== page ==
Nature: Animal Homes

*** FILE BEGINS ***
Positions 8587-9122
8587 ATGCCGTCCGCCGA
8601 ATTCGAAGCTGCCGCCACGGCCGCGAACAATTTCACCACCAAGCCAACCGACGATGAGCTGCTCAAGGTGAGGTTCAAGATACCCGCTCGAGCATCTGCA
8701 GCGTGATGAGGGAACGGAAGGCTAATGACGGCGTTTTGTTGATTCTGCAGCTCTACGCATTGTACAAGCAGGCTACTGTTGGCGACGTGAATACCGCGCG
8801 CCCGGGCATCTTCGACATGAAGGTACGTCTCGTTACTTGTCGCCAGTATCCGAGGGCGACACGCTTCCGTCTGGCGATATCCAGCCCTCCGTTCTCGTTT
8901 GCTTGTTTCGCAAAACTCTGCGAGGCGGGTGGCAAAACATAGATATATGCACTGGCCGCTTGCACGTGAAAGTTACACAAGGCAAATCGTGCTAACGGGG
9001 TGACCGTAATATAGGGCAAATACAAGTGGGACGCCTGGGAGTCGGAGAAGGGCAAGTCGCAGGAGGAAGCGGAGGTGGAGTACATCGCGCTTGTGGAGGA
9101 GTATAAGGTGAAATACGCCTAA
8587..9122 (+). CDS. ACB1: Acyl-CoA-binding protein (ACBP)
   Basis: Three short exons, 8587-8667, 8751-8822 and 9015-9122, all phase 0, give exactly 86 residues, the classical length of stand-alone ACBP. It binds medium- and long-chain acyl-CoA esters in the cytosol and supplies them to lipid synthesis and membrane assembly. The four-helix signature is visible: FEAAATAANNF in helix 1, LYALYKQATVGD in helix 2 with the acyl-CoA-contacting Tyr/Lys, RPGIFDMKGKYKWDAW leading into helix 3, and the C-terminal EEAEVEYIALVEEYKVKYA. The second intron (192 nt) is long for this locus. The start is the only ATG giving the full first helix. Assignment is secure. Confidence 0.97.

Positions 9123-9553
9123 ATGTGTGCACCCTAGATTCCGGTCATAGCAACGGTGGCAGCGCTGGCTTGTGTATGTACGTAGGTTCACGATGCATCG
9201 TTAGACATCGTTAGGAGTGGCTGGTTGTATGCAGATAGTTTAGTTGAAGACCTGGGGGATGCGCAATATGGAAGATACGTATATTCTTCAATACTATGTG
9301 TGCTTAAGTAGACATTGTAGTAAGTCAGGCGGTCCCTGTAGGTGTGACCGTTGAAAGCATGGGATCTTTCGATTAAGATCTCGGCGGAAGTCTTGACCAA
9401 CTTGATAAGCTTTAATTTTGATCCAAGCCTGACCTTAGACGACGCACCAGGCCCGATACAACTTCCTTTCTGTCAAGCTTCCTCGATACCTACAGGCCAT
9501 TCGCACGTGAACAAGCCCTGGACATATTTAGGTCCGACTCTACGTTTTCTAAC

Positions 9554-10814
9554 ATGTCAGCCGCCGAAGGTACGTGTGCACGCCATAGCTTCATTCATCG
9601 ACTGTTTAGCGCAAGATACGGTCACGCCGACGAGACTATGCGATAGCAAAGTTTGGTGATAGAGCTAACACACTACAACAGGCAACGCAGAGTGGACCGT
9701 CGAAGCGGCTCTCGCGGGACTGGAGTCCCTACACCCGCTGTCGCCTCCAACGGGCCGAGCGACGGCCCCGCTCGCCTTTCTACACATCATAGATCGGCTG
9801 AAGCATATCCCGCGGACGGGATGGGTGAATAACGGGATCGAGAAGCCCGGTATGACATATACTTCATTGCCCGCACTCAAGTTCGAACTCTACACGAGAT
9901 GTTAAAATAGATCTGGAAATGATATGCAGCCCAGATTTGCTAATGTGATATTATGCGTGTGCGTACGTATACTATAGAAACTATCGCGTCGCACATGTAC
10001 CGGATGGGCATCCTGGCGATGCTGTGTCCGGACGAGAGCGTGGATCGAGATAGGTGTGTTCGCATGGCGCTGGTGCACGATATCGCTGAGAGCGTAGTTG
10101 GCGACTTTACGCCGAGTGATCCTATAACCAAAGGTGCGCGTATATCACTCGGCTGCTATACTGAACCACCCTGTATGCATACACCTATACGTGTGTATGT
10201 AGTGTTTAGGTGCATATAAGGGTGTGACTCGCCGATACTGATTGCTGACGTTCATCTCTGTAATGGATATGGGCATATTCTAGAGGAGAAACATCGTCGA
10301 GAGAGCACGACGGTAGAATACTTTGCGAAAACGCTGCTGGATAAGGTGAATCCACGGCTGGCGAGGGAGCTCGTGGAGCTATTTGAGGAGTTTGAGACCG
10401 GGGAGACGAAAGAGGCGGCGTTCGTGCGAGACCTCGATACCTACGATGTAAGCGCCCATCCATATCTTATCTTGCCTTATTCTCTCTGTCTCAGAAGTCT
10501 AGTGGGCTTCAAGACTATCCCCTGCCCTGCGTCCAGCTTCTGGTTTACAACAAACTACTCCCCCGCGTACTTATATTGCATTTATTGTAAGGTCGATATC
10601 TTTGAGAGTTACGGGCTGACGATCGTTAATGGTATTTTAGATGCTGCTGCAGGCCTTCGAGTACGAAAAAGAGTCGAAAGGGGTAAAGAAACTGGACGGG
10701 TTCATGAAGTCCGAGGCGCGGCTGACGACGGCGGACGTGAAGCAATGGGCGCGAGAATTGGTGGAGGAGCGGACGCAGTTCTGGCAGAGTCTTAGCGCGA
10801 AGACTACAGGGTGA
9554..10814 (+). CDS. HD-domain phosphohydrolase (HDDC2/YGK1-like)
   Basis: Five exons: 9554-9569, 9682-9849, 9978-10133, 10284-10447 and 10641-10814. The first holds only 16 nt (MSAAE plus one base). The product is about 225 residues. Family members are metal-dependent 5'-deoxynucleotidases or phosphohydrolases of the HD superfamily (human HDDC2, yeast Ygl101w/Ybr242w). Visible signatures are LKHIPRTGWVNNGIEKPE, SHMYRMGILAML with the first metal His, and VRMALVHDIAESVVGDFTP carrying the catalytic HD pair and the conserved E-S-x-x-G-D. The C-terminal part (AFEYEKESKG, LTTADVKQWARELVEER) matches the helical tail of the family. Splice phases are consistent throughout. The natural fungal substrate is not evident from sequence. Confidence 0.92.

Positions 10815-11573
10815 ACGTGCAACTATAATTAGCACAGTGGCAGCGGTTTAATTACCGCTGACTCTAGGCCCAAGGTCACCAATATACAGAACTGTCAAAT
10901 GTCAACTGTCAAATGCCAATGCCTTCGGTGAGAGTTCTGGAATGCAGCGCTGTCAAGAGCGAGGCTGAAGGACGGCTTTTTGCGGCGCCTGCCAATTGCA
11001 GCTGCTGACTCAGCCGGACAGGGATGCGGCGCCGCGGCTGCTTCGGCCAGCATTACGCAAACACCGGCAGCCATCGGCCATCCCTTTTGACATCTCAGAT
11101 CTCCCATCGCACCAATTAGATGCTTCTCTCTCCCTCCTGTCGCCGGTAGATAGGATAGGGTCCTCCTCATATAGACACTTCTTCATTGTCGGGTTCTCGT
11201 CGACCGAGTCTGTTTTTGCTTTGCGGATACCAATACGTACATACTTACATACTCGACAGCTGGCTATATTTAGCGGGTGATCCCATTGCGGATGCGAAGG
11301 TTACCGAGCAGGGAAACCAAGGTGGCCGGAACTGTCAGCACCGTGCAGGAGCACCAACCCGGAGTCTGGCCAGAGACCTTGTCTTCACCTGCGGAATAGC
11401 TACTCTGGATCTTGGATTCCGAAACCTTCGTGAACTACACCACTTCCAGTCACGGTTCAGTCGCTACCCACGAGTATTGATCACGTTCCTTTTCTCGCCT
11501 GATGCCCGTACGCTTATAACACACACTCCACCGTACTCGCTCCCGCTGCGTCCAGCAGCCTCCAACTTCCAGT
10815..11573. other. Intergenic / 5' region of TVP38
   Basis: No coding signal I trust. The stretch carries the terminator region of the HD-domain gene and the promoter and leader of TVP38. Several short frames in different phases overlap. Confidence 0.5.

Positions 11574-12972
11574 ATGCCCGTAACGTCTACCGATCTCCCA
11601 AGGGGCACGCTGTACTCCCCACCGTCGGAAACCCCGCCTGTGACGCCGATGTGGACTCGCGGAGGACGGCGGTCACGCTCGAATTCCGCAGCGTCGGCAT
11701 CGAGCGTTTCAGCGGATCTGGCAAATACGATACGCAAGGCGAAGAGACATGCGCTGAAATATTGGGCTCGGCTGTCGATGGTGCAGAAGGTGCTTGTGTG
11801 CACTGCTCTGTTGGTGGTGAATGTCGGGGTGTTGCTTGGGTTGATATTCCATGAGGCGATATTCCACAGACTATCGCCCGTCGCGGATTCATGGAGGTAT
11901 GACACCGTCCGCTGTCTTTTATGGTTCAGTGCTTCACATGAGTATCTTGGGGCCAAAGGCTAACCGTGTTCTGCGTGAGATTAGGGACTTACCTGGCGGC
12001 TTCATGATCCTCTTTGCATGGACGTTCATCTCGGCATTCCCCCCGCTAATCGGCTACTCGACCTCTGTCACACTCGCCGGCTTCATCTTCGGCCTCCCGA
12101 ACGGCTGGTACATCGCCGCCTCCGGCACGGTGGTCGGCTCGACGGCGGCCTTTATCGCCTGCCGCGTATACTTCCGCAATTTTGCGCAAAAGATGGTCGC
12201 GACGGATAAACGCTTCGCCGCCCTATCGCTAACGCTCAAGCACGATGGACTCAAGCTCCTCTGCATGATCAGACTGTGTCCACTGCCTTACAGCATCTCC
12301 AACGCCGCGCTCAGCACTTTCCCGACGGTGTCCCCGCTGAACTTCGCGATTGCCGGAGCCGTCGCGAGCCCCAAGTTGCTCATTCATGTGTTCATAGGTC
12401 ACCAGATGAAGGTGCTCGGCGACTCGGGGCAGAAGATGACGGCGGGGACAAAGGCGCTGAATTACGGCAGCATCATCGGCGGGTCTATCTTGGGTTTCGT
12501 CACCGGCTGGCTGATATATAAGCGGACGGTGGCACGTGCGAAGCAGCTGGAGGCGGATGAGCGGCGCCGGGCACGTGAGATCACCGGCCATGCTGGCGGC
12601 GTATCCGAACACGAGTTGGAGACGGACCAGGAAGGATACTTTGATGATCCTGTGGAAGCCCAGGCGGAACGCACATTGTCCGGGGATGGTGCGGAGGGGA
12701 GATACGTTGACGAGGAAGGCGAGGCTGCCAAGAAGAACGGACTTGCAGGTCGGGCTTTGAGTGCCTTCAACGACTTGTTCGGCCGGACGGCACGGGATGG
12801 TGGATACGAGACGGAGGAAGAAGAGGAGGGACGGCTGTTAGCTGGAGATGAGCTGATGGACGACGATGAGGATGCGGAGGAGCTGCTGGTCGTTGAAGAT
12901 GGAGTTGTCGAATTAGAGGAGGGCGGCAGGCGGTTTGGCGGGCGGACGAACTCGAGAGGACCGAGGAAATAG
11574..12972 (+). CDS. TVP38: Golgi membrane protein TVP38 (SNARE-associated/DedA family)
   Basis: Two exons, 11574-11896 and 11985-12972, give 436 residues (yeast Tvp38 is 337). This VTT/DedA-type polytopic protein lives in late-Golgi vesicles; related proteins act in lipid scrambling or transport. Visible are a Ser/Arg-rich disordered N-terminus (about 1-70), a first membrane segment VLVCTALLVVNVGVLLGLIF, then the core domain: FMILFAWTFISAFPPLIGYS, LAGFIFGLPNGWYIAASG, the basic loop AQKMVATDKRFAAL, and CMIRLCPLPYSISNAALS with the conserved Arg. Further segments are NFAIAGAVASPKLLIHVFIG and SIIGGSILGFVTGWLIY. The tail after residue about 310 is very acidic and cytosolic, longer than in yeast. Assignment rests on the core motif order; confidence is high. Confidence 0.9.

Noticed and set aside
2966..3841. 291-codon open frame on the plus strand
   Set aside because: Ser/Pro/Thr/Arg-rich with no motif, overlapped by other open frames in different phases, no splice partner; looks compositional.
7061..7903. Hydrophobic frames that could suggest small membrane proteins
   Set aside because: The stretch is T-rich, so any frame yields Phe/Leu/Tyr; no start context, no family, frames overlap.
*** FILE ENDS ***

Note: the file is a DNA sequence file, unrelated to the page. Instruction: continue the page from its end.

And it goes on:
Chris Morgan Host Chris Morgan is an ecologist, conservationist, educator, TV host/narrator and film producer specializing in international bear research and conservation. For more than 20 years, he has worked as a wildlife researcher, wilderness guide and environmental educator on every continent where bears exist. Morgan was born in Wigan, Lancashire, England and grew up in Southborne, Dorset, on Britain’s south coast. He credits his passion for wildlife in part to watching Sir David Attenborough’s nature documentaries as a child and young adult. He received his master’s degree in Advanced Ecology before emigrating to Washington State in 1997. Morgan owns Insight Wildlife Management, an ecology and environmental education organization, in Bellingham, Washington, and is co-founder of the Grizzly Bear Outreach Project (GBOP). Since 2002, GBOP, now known as Western Wildlife Outreach, engages and educates rural communities about grizzly and black bears as well as cougars and wolves in the North Cascades and Selkirk Mountains. In 2007, he co-founded and is executive director of the nonprofit Wildlife Media that oversees Beartrek, a film and global campaign to raise awareness and fund wildlife conservation through this first independent feature documentary for bear conservation, to be released in 2015. Morgan has narrated 13 films for Nature and was host and narrator for Siberian Tiger Quest as well as being the featured character in Nature’s three-part series Bears of the Last Frontier. Before Nature’s Guide to Animal Homes (w.t.) airs, he will be featured in The Last Orangutan Eden, airing February 25. He has also hosted productions for National Geographic Television, BBC and Discovery Channel. Besides hiking and camping, Morgan enjoys mountain biking and is trying his hand at fishing, especially for steelhead trout. He is never happier than when he’s immersed in bear country, or “the real world” as he calls it, but he also thrives on sharing his passion with others. A resident of Bellingham, he is a father of two and says that as a half-Brit and half-Pacific Northwesterner, he’s “delighted to live in a region where a decent beer brew is appreciated.” Ann Johnson Prum Filmmaker An avid outdoorswoman and jack-of-all-trades, Ann Johnson Prum is the executive producer, cinematographer and founder of New York City-based Coneflower Productions. A graduate of Bowdoin College in Brunswick, Maine, she credits her interest in wildlife and filmmaking to several opportunities the college offered; including one summer project in Peru where she observed Jacques Cousteau and his film crew for a few days. At the ripe age of 24, her love of nature and adventure led to her first job as a wildlife cinematographer. As Prum gained more experience, she was able to contribute more and more to the films she worked on by taking on roles in editing, directing and producing, eventually creating her own independent company in 1994. She says she likes to use new science and filming techniques to profile in a different way an animal we think we know, such as a duck or hummingbird. For the past 20 years, Prum has been creating television documentaries about nature, science and the arts for channels including Nature, Discovery, TBS, The Sundance Channel, HGTV and the Science Channel. She was nominated for the 2010 Emmy for Best Nature Documentary for Hummingbirds: Magic in the Air and was awarded the 2013 Emmy for Best Nature Documentary for An Original DUCKumentary. Her most recent film, Return to the Wild: The Chris McCandless Story, aired November 19, 2014, on PBS. A resident of New Haven, Connecticut, she is married to Richard Prum, the William Robertson Coe Professor of Ornithology, Ecology and Evolutionary Biology at the Peabody Museum of Natural History at Yale University. They have three sons. Fred Kaufman Executive Producer, Nature For two decades, Fred Kaufman has been a leading executive in the natural history genre. As the executive producer of the acclaimed Nature series, Kaufman has won multiple Emmy and Peabody Awards. He has been with the series since the beginning and overseen it since 1991. During his tenure, Nature has been honored with almost 700 industry awards. In 2012, Kaufman was named the recipient of the International Wildlife Film Festival’s Lifetime Achievement Award for Media. He was honored with the coveted Grand Teton Award for Broken Tail: A Tiger’s Last Journey, given at the 2011 Jackson Wildlife Film Festival, the festival’s highest honor. In 2010, he accepted the Outstanding Achievement Award from the prestigious Wildscreen Film Festival in Bristol, England. It was the first time in the 20-year history of the festival that the award was presented to an American series. In 2009, Kaufman was executive producer of The Legend of Pale Male, an award-winning feature documentary that chronicled the legendary hawk that nested on a Fifth Avenue building in New York City, and the life-changing events that followed. Many of Nature’s most memorable presentations have been produced under Kaufman’s stewardship, including Bears of the Last Frontier; Christmas in Yellowstone; Deep Jungle; AFRICA; Hummingbirds: Magic in the Air; Dogs That Changed the World; My Life as a Turkey; Inside the Animal Mind; Echo: An Elephant to Remember; and Cloud: Wild Stallion of the Rockies. In 2006, Kaufman won a George Foster Peabody Award for The Queen of Trees, a high-definition portrait of the relationship between the tiny fig wasp and the giant fig tree. In 2008, Kaufman won a second Peabody Award for Silence of the Bees, which looked at the global crisis of the disappearing honeybees. In 2007, he wrote and co-produced The Best of Nature: 25 Years, a successful fundraising show for PBS that looked back at the highlights of the series’ first 25 years. In 2002, he created and executive produced an urban wildlife series for kids called Wild TV. Then in 1994, he executive produced In the Wild, a series of wildlife specials featuring celebrities. Memorable shows from that series included Dolphins With Robin Williams, In the Lion’s Den With Anthony Hopkins, Elephants With Goldie Hawn and Orangutans With Julia Roberts, which won a Genesis Award for best PBS documentary. To develop and fund programming, Kaufman has forged major international co-production partnerships with the BBC and National Geographic Television, and has collaborated with the Monterey Bay Aquarium and the San Diego Zoo and Wild Animal Park. He continues to work with filmmakers and scientists from around the world. Kaufman is a member of the Director’s Guild of America and the Writer’s Guild of America. A graduate of the State University of New York at Binghamton, he is a resident of Westchester County, New York.